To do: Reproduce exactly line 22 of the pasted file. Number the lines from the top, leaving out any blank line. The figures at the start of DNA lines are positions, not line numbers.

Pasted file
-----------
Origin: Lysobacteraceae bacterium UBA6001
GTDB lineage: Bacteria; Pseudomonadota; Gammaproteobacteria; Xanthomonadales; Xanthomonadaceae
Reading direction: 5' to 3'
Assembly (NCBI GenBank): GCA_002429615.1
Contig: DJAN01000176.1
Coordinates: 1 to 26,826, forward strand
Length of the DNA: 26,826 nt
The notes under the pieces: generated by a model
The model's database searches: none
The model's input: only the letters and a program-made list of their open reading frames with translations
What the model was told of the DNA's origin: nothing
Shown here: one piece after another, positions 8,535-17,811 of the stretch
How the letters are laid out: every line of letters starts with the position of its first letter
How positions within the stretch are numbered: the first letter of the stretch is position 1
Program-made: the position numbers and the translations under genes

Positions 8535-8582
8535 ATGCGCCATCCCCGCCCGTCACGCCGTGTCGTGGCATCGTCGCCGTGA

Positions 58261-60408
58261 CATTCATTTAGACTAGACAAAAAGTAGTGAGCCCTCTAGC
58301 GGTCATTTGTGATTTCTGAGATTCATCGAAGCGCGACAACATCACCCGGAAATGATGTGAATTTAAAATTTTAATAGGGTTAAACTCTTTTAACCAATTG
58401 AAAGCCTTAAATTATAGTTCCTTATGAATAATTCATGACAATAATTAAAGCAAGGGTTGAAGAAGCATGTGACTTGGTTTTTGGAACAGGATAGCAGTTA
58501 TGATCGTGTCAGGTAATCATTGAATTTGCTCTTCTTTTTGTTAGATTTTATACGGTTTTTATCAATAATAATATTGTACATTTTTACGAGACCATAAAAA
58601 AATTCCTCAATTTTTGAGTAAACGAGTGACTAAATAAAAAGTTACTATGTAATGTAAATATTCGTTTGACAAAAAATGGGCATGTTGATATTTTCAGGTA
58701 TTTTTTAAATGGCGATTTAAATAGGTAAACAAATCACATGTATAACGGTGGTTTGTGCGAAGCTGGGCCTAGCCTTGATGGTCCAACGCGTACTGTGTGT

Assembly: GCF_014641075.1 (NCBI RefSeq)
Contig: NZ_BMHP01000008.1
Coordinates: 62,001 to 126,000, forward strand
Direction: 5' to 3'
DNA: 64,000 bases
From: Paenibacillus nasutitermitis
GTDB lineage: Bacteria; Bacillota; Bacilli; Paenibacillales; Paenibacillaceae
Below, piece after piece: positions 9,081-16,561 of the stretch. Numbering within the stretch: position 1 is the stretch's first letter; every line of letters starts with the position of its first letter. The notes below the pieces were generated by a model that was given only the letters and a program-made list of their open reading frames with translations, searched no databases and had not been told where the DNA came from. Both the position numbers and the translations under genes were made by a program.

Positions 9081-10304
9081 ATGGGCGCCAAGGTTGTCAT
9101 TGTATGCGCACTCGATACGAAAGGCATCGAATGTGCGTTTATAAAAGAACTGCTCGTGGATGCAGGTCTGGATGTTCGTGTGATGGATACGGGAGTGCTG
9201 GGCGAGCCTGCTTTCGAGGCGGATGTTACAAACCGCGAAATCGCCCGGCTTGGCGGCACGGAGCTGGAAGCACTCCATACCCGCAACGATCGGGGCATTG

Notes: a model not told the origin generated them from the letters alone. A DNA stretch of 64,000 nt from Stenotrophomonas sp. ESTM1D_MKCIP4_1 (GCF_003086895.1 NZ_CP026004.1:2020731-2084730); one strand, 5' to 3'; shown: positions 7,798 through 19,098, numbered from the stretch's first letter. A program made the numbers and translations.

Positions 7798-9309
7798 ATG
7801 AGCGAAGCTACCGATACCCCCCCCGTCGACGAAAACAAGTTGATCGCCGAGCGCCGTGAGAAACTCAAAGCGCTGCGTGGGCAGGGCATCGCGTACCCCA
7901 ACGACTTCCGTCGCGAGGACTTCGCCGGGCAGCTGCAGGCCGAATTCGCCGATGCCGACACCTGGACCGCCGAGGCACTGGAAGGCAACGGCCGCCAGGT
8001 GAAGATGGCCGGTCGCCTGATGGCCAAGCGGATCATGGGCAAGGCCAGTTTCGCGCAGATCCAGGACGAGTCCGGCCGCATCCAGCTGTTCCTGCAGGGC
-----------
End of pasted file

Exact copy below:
58501 TGATCGTGTCAGGTAATCATTGAATTTGCTCTTCTTTTTGTTAGATTTTATACGGTTTTTATCAATAATAATATTGTACATTTTTACGAGACCATAAAAA